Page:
Global warming: what the right is listening to


Richard Moore

Original source URL:

April 14, 2007
In a Filmdom Premiere, a Foe for Gore

SAN FRANCISCO, April 13 ‹ The screening here on Thursday night had many elements
of a classic film-world shindig. There were gift bags and television cameras, 
cold cocktails and hot popcorn. Ushers showed V.I.P.¹s to their seats, and local
politicos rubbed shoulders with the movie¹s backers and flacks.

In fact, according to the movie¹s star, Steven F. Hayward, there was only one 
thing missing from what could have otherwise been a typical Hollywood opening: 

³I don¹t know how much of the enemy we have here tonight,² said a smiling Mr. 
Hayward, a resident scholar at the conservative American Enterprise Institute, 
based in Washington. ³San Francisco is usually a target-rich environment.²

The occasion for the festivities was the world premiere of Mr. Hayward¹s filmic 
debut, ³An Inconvenient Truth...or Convenient Fiction?² It is a 
point-by-PowerPoint rebuttal of former Vice President Al Gore¹s global warming 
documentary, ³An Inconvenient Truth,² which played last summer in nearly 600 
theaters, won two Academy Awards (including the one for best documentary) and 
grossed nearly $50 million worldwide.

Mr. Hayward¹s movie is aiming somewhat lower, with a handful of free screenings 
planned over the next month, including one next week at the offices of the 
Heritage Foundation, another conservative Washington research group, where the 
film was shot. Mr. Hayward said the point of his 50-minute movie ‹ basically a 
lecture like ³Inconvenient Truth,² though half as long ‹ was to dispute Mr. 
Gore¹s depiction of potentially devastating consequences of global warming.

³I agree that we¹re warming,² he told a reporter, ³and I agree that we¹re 
playing a role in it. What I disagree with is his overall pessimism.²

Mr. Hayward spends more than a little time in his film attacking Mr. Gore, whom 
he calls ³an environmental extremist,² and poking fun at the style of 
³Inconvenient Truth,² including its hand-held camerawork, its arresting charts 
and its attention-grabbing props. At one point, for example, he mocks Mr. Gore¹s
dramatic use of a cherry picker to illustrate potentially soaring global 

³I¹m going to save some energy,² Mr. Hayward says, ³and use a ladder.²

That line was applauded by the 200 or so people who turned out on Thursday 
night. But global-warming bashing is not exactly a popular view in San 
Francisco, a green-is-gorgeous city that has banned Styrofoam, plastic bags and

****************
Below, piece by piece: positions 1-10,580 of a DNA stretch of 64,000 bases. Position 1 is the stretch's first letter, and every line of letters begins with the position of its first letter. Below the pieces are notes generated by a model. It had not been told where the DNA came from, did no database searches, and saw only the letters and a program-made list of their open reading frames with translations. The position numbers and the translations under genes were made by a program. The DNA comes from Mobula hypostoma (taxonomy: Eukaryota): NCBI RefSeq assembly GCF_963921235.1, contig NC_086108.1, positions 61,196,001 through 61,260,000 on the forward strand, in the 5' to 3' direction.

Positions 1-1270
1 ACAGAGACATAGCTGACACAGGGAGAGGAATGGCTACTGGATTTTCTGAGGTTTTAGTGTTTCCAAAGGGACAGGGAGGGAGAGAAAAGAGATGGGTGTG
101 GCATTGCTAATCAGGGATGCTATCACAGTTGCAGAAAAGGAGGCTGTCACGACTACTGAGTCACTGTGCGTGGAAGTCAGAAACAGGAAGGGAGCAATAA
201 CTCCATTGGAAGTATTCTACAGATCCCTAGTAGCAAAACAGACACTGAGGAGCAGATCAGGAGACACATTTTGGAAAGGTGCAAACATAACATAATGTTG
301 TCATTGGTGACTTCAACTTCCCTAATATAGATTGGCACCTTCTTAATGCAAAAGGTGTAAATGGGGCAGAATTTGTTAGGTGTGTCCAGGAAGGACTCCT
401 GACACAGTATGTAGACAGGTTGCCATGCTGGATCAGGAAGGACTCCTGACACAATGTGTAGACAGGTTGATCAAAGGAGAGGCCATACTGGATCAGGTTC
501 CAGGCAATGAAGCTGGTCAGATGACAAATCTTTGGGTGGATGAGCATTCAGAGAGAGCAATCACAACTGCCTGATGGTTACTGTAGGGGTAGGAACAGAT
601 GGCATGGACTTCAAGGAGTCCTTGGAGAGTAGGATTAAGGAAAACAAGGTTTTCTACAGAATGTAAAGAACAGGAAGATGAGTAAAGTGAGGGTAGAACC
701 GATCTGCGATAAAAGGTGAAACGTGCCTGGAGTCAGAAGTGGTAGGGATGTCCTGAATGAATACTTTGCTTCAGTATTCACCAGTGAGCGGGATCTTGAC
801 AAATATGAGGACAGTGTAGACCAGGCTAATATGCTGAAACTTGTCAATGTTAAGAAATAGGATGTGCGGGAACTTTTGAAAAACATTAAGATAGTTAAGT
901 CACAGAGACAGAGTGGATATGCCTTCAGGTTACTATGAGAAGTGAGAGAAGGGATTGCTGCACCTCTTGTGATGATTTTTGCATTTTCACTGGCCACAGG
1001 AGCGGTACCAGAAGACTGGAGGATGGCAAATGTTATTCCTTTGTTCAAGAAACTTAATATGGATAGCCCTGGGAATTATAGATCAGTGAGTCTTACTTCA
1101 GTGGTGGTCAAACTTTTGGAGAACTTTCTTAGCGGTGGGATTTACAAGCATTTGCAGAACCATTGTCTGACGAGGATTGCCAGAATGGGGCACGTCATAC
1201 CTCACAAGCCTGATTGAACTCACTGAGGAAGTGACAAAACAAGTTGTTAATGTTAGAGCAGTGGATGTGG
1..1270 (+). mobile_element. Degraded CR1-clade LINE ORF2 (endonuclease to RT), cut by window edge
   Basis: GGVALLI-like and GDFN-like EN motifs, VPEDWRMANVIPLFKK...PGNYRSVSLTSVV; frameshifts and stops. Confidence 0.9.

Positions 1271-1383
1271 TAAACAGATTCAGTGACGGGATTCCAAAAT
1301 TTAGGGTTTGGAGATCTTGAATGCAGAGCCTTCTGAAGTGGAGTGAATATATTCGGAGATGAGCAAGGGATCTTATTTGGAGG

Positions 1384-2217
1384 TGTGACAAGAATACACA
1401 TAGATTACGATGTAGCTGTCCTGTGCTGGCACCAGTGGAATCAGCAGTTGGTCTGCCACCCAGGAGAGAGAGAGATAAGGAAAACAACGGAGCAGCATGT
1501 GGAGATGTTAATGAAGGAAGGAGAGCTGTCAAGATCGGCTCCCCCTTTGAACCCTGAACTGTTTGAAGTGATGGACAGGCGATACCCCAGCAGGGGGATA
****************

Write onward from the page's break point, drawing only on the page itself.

the like out of environmental concerns.

This is also solidly Gore country. The former vice president based his cable 
channel, Current TV, in San Francisco and keeps an apartment here. He took 75 
percent of the city¹s vote in the 2000 presidential election. Statewide, a 
recent Field poll showed, he would be supported by 25 percent of Democrats if he
were running for president again (he insists he is not); only Hillary Rodham 
Clinton (31 percent) scored higher.

All of which is to say that it¹s not easy being a global-warming skeptic ‹ or an
Al Gore skeptic ‹ in San Francisco.

³It¹s very much like being a Christian in the first century,² said Mike 
DeNunzio, former chairman of the San Francisco Republican Party and sacrificial 
lamb in the 2006 Congressional race against Representative Nancy Pelosi, who 
beat him with 80 percent of the vote. ³But there¹s two sides to every story, and
certainly we¹ve been hearing one side.²

Kalee Kreider, a spokeswoman for Mr. Gore, said Mr. Gore had not seen Mr. 
Hayward¹s film but was accustomed to attacks on his positions.

³Obviously Mr. Gore stands by the film,² Ms. Kreider said of ³Inconvenient 
Truth,² ³and we found that the mainstream scientific community agrees with its 
fundamental conclusions.²

Sally C. Pipes, president of the Hayward film¹s producer, the Pacific Research 
Institute, a ³free-market think tank² based here, said she felt that Mr. Hayward
³did a very good job of presenting the issue in a very balanced way.² Ms. Pipes 
also praised his ³movie star potential,² just moments before Mr. Hayward ‹ who 
is, well, big-boned ‹ confessed to being a little nervous about being on the 
silver screen. ³I¹m a little frightened of seeing myself that large,² he said.

For the most part, the audience seemed to enjoy the show, ³oohing² at comments 
about less-than-catastrophic ocean level increases and giggling at Mr. Hayward¹s
jabs. ³I like to say the climate is too important to be left to 
environmentalists,² he said.

In a post-screening question-and-answer session, several people said they were 
relieved to see a differing viewpoint presented, while others questioned whether
the idea of global warming might be ³sociological hysteria² or ³crying wolf.² 
One member of the audience wondered aloud whether God would have chosen Mr. Gore
to save the planet, an observation that went unanswered by Mr. Hayward.

Not everyone, however, was thrilled by the movie. Judith Anderson, 46, a local 
artist and self-described ³free-market fan² who had come to see the film because
she was ³interested in the rebuttal² to Mr. Gore¹s movie, gave the flick the 
ultimate thumbs-down.

³It was terribly boring,² Ms. Anderson said. ³I didn¹t get his point.²

Copyright 2007 The New York Times Company

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